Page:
The Washington State Department of Early Learning recently released new guidelines that are designed to provide direction for birth to three centers to better support children with Autism Spectrum Disorder (ASD) in Washington State. Importantly, the guidelines also include children who are suspected of having ASD not just those with a formal diagnosis. This is critical because many children have not been eligible for autism-specific services until they have a formal diagnosis and the wait list at specialty diagnostic clinics is often months long. These guidelines are a result of a collaborative effort by the Early Support for Infants and Toddlers at the Department of Early Learning and the Haring Center for Applied Research and Training in Education at the University of Washington. Read full post »
Guest Writer: Crystal Wong, MD (UW Family Medicine)
A good primary care doctor is worth their weight in gold. When you’ve invested years of visits and developed a trusting relationship with your Pediatrician it can be difficult to give that up. However, eventually everyone becomes an adult. With adulthood comes an entirely different mix of medical concerns, healthcare maintenance regimens and therapies. Additionally the adult healthcare system is entirely different to navigate. Just as a dermatologist could not be expected to know how to perform brain surgery; a Pediatrician cannot be expected to perform all aspects of adult primary care. Everyone deserves an excellent primary care doctor to perform regular health care exams, keep track of ever changing health screening recommendations, be available to evaluate acute medical concerns, and help navigate our complex medical system. Read full post »
Guest Writer: Renee Poole
My name is Renee Poole and I’ve been working in Seattle for the last four years in autism family services and in research. I started at ASTAR (Autism Spectrum Treatment and Research) Center in 2008, then moved over to Children’s Autism Center in 2009, and continued working there until this last December 2011. I have loved getting to know the most amazing families as well as providers that offer some of the best service I’ve seen in health care.
Four short years seems to have taught me so much. Before my work with autism, my biggest passion was culture and anthropology. Naturally, as autism became my new focus, my mind began to wander and try to link them both together. I wondered how other cultures are diagnosing autism and if they even had a word for autism. How are their communities supporting families and individuals with autism? Are people with autism accepted in the community or stigmatized? Do kids with autism have a chance to go to school? Do they know about weighted blankets and how amazing they are? (Yes, I too love a good nap with one!). So many things I began to wonder.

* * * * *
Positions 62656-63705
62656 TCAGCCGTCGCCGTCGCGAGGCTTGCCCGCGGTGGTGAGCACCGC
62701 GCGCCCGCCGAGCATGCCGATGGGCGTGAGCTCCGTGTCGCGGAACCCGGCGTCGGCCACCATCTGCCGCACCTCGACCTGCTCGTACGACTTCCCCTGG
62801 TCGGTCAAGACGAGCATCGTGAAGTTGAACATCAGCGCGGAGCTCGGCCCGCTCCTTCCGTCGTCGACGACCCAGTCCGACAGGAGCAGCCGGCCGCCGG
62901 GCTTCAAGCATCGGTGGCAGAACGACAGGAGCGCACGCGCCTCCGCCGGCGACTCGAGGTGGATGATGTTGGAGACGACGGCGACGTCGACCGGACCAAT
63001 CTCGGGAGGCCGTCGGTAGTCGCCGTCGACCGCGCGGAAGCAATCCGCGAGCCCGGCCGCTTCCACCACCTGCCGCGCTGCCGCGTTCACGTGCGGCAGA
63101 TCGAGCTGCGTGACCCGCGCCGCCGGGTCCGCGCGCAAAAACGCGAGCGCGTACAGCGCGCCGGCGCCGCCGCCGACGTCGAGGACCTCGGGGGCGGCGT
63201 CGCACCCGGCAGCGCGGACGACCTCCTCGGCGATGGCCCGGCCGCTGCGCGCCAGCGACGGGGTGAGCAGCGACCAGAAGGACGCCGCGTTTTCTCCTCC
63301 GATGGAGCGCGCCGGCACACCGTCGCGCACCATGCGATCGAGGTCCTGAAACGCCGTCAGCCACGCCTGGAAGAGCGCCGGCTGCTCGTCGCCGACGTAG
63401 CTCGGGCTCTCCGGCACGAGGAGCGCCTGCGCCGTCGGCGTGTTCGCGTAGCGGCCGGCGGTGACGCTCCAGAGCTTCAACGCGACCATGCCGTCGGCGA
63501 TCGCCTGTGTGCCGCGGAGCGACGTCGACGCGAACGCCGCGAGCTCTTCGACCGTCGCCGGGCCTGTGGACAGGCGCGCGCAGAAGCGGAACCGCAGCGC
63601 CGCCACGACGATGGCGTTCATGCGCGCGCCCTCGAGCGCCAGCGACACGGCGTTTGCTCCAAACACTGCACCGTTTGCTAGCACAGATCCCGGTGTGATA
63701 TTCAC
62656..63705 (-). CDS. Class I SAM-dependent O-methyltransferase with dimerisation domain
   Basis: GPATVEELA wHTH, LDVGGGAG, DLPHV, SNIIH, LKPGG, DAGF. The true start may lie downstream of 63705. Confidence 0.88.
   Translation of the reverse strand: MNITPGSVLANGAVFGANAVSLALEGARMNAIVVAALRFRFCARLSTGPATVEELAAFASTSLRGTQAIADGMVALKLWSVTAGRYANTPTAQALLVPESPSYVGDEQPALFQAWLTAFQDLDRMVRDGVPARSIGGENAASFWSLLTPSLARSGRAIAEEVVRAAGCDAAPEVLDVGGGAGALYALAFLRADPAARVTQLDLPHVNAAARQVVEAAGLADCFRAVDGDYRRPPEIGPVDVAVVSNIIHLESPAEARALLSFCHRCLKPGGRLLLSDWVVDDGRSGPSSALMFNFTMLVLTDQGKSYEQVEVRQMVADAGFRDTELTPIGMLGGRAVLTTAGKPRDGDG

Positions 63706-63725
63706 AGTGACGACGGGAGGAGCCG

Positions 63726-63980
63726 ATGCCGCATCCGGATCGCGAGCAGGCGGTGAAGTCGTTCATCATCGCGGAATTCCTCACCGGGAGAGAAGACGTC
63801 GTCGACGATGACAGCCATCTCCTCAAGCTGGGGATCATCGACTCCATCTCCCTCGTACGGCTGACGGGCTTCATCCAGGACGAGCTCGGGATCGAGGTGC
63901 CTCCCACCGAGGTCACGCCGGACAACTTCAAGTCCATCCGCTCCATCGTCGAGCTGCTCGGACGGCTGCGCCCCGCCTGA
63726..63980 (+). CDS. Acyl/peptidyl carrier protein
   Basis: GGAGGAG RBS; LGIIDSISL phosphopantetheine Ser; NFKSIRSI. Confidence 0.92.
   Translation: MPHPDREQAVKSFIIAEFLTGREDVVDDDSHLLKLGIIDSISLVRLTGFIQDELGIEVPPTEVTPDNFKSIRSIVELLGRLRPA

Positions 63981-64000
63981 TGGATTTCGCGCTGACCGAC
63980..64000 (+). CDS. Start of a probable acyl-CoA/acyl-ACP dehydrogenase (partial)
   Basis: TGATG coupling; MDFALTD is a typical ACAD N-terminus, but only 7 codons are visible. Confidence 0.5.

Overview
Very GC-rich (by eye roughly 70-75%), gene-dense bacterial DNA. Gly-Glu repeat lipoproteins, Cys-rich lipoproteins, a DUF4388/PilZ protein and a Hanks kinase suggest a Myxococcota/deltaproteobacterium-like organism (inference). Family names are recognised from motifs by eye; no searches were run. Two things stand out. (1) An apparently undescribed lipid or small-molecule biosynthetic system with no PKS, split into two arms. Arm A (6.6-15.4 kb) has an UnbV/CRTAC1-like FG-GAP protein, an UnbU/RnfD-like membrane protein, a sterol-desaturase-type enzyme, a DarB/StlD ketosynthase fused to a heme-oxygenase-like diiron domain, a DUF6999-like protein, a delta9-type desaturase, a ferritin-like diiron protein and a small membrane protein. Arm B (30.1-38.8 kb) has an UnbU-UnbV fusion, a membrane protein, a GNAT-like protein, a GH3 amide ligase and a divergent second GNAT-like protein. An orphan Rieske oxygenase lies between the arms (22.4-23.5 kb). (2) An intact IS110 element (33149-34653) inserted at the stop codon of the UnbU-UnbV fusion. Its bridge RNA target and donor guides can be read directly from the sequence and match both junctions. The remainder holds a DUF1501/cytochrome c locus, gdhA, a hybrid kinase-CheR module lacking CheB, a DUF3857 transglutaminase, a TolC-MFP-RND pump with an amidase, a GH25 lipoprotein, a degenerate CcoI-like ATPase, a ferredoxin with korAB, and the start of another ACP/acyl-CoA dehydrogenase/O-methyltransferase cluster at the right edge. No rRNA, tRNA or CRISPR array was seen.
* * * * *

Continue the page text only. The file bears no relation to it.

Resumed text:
There was only one thing to do: Go!
I had the unbelievable opportunity to travel with a local Seattle non-profit group called Knowledge for People (KfP) to Kathmandu, Nepal in July of 2011. A group of ten Americans specializing in occupational therapy, special education, speech language therapy, and other autism-specific treatments and therapies came with us to conduct a twelve-day training course at a local Nepalese autism center.
Discipline is a hot-button issue that meets with many strongly held and divergent opinions. I’ll take a direct approach and speak as a clinician as that will be the best way for me to start a discussion.
In behavioral terminology discipline is more typically called “punishment.” Clinically, punishment is defined as, “a consequence that decreases the probability of subsequence occurrence of the behavior it follows,” (Cooper et al, 1987). This is desirable in the case of disruptive behavior. However, note that punishment is defined by its effect on behavior and not by its intention. That is, I might remove a privilege due to disruptive behavior but that alone does not make it punishment; only if the likelihood of that disruptive behavior occurring again decreases is it actually punishment. An example will be helpful: Read full post »
With patients and families whose needs are 24/7, it seems a nurse’s work in never done. We had the chance to sit down with our nurses here at Seattle Children’s Autism Center to find out what a “day in the life” is like for them. First, let’s introduce you to them. Read full post »